Business success depends on far more than the ability to move products and services to market. It requires the cooperation and coordination of every department and individual within an enterprise.
Behavioral operation excellence looks at the non-manufacturing side of the business; the areas of customer service, human resources, training, and coaching include behavior-based topics that can improve the overall operational excellence for your business.
MRC’s employee coaching and development training can be broken into three categories:
- Customer Service – based on the Creating Stellar Customer RelationsTM model, a two-day, facilitator-led training program for frontline service providers. The program goal is to help participants develop the mindset and skills of stellar service providers by identifying and applying behaviors that build strong customer relationships. The workshop consists of four modules:
- Reaching for Stellar ServiceTM provides the framework for the workshop and helps participants understand the role of the frontline service provider in delivering stellar service. Participants focus on using four key service qualities (seamless, trustworthy, attentive, resourceful) to evaluate and improve the service they deliver.
- Caring for CustomersTM focuses on basic skills and techniques that help service providers meet customers’ needs in the human dimension. These skills and techniques are based on the two principles of attentive, caring service: demonstrating interest in concern for customers and communicating the customer’s value to the organization.
- Healing Customer RelationshipsTM focuses on skills that help service providers serve customers who are angry or upset as the result of a service breakdown. Participants learn and apply the HEAL process for service recovery: Hear out the customer, Ease the tension, Act to improve the situation, and Leave a positive impression.
- Dazzling Your CustomersTM explores how to surprise customers with pleasing and unanticipated “extras.” It focuses on applying three steps: spotting an opportunity to dazzle, considering the possibilities, and offering the dazzling action.
- Human Resource – consists of onboarding with orientation programs, employee manuals, training, employee accountability with evaluations, creation of goals and metrics, and developmental, motivation and incentive plans. Additional tools include employee assessments through IOPT. Needs analysis and management coaching are also available in each of the topics listed above.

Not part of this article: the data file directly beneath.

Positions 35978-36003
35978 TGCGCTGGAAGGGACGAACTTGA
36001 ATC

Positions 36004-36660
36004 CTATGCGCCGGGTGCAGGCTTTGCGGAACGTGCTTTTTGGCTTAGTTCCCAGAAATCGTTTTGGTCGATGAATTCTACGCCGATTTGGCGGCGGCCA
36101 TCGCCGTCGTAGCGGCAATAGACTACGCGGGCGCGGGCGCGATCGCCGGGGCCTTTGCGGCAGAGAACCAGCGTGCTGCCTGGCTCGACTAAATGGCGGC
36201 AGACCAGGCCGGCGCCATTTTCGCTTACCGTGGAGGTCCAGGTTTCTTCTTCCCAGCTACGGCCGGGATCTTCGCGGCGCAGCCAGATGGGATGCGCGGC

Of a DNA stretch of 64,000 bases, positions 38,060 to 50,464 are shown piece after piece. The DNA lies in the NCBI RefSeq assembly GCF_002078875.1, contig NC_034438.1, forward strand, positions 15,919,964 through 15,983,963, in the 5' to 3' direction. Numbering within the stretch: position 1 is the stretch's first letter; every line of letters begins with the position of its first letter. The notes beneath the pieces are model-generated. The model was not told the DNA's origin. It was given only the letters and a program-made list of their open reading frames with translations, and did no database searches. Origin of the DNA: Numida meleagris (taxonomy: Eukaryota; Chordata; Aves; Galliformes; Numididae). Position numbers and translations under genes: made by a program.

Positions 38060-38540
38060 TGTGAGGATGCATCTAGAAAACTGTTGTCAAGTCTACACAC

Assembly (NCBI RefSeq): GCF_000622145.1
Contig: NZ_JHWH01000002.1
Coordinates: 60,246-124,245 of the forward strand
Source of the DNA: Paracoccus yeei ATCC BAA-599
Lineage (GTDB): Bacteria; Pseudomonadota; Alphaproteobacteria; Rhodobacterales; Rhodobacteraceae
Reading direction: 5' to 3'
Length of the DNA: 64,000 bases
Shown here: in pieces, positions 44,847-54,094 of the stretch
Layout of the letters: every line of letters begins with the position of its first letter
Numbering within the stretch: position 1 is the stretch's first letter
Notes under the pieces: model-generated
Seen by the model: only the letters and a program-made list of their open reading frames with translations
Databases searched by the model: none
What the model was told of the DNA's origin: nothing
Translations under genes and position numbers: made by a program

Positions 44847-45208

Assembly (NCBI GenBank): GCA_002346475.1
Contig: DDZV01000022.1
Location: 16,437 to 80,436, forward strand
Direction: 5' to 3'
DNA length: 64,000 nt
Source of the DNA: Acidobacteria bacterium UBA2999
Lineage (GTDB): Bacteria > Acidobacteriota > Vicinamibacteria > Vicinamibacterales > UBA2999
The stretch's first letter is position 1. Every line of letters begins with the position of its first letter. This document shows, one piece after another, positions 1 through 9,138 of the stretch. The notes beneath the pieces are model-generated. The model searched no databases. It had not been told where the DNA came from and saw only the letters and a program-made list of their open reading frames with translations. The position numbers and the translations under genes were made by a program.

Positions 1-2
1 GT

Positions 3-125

- Leadership Training – this development program for supervisors and team leaders teaches essential skills for leading others in the workplace.
Who should attend – Employee Coaching and Development is applicable to any and all clients.
On-Boarding and Instructional Design
Building an effective staff and improving employee engagement begins with the onboarding of new employees. And because it is much easier to start on the right foot than to redirect and encourage an employee who was never properly oriented, MRC offers training on the issues that are most important:
• Creating an orientation program;
• Training programs, curricula, and schedules for new hires;
• Objectives, goals, milestones, and evaluations; and
• Job descriptions.
Poor orientation and on-boarding contribute to employee burnout and lost productivity. In order to prevent these problems, MRC helps you avoid making common employee on-boarding mistakes like failing to plan, moving too quickly, offering inadequate training, and neglecting follow-up.
Instructional design—the basic foundation for onboarding, development, coaching, project work, and more—can benefit any type of business. Manufacturers or service providers, large or small, MRC designs programs based on both broad, universal topics and client-specific ones.
Instructional design, however, means far more than designing instruction. It entails designing a system that enables employees to learn and do. The components of this system, commonly known as ADDIE, include: